Now I'm not suggesting that I'm such a leader in the literary world that being on my Nameless List is the kiss of death to your career. But consider this: the behaviour that will get you on my list will almost certainly get you on other people's lists as well. 

How to Get on the Nameless List

Send your reviewer a sloppily put-together pdf. When reviewer requests a properly-formatted ebook, respond with a blast of whining, excuses and perhaps anger. Pretend you don't know how to make a mobi. Alternatively, demand that the reviewer pay for a copy.

A half-baked pdf is no substitute for a properly formatted ebook.

Once reviewer has accepted your book, message or email him at least once a day asking whether he has started it, what he thinks about some character who doesn't appear until halfway through the book, and requesting a list of proofing errors.

Don't be all demandy.
When the review appears, respond by a) requesting changes to it, b) arguing that any criticism is invalid because you have autism/ lost a leg in Vietnam/ are a single parent/ other feature of your personal life.

A missing leg is no excuse for bad writing.

Take offence at something before the review is even up, and retaliate by going to Goodreads and giving one-star ratings to all of the reviewer's published work. Yes, this actually happened to me! Thank you, Maggie Young!

Any retaliatory response to a review brands you as an amateur.

How to Stay Off the Nameless List

It's easy enough to avoid the last two of these behaviours, if you are actually a grown-up. To keep yourself from falling foul of the first two, consider the following:

1. Reviewing your book is not the reviewer's actual job. He is taking time away from either his own work or his leisure time to do you this favour.

2. In order to review a book properly, it is necessary to read the whole thing, with fairly close attention, which usually means a slightly slower reading speed than average. Even a quite short book is therefore going to cost your reviewer several hours of his time, before he even starts to write the review. This is a non-trivial request.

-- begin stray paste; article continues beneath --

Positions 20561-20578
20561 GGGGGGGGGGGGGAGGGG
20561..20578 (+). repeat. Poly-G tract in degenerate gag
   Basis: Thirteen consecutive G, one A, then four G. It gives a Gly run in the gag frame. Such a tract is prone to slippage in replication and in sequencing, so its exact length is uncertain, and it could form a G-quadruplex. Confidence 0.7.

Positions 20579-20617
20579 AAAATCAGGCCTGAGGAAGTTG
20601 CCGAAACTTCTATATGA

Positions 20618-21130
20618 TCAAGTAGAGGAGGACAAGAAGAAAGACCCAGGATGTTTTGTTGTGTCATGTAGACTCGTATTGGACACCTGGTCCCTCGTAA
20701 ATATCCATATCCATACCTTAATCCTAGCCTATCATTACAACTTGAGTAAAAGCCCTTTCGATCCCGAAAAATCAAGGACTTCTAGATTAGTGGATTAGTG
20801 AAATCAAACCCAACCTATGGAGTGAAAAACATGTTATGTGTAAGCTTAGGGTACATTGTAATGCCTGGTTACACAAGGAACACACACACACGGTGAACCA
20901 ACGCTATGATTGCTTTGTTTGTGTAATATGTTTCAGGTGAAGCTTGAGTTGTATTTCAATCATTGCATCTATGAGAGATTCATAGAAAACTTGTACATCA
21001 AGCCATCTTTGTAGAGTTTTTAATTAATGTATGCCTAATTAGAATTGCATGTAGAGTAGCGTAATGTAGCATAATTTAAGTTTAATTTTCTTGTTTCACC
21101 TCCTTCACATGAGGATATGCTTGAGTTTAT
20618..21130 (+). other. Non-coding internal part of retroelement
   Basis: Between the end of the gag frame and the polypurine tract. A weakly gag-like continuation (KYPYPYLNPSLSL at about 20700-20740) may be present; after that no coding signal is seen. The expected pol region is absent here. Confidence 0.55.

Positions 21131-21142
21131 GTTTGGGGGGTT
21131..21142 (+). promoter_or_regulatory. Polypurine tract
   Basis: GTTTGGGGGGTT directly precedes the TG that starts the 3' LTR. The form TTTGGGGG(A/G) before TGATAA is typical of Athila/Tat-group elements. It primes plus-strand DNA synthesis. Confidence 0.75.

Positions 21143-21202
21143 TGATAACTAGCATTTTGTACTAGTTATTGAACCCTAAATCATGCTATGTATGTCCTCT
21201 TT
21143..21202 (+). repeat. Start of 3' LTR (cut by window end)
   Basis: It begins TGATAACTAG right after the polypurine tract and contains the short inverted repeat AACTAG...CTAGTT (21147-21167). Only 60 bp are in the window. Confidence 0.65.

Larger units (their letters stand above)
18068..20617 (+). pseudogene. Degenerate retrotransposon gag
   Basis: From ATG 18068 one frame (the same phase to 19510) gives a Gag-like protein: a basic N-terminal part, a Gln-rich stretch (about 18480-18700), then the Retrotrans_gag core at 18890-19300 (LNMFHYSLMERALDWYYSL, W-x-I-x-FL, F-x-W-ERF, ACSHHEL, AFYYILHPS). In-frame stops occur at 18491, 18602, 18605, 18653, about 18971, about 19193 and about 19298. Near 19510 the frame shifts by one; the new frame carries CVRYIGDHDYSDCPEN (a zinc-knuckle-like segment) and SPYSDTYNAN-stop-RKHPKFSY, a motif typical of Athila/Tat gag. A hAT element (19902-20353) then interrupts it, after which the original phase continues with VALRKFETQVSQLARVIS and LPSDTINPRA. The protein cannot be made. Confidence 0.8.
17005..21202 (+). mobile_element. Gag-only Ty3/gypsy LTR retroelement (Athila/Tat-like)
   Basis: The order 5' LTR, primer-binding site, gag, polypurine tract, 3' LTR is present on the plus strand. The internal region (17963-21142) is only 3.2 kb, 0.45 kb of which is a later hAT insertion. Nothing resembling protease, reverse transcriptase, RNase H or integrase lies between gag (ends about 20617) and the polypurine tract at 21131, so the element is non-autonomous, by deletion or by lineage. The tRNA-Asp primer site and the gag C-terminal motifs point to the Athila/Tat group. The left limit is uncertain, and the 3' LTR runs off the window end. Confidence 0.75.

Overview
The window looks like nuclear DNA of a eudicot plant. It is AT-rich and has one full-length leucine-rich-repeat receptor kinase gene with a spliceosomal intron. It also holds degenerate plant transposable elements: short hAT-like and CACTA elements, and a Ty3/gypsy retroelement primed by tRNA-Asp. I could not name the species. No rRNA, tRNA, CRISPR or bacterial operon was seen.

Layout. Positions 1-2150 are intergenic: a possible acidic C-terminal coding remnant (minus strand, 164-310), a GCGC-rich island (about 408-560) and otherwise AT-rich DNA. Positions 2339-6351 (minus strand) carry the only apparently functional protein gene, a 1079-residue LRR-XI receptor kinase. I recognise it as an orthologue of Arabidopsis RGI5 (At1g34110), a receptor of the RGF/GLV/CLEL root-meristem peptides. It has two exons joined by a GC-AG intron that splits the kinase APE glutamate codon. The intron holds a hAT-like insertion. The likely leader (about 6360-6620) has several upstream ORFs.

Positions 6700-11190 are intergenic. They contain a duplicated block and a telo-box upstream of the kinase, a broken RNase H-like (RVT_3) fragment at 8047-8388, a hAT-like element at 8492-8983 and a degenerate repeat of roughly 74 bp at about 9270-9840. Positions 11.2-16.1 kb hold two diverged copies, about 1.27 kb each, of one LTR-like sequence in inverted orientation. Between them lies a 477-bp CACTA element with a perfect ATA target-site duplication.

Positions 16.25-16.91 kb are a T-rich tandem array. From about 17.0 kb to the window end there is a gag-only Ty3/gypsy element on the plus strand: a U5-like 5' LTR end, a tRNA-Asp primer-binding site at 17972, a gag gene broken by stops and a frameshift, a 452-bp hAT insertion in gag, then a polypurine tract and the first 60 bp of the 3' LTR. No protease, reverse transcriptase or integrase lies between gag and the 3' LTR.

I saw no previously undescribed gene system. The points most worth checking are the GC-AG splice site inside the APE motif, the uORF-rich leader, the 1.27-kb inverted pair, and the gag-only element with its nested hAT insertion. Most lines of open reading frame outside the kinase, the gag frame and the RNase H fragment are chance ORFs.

3. It has always been the custom, since the infancy of the publishing industry, that people who are asked to review a book are not expected to contribute their money as well as their time. This means that you provide a readable copy of the book, that if it is a physical copy you also take care of getting it to its destination, and that by no means do you ever ask the reviewer to pay for anything. Nowadays we have e-books, so it is easy to provide a review copy at little or no cost, and there is absolutely no justification for not doing so. This is why I do not accept for review anything from Nightchaser Ink.

Don't ask your reviewer for money. Just don't.
4. If the reviewer was willing to accept your book for review, he was also willing to do the same for other writers. Most reviewers have a stack of things waiting for review. This is where the value of the A List comes in. My A List writers can jump the queue. I'm sure other reviewers also have their versions of the A List.

A Final Word

I shouldn't have to mention this, but never, under any circumstances, offer your reviewer any compensation whatever for reviewing your book. Your contribution begins and ends with the review copy. Do not offer money or anything else. It is completely unacceptable to do so, and is likely to give grave offence.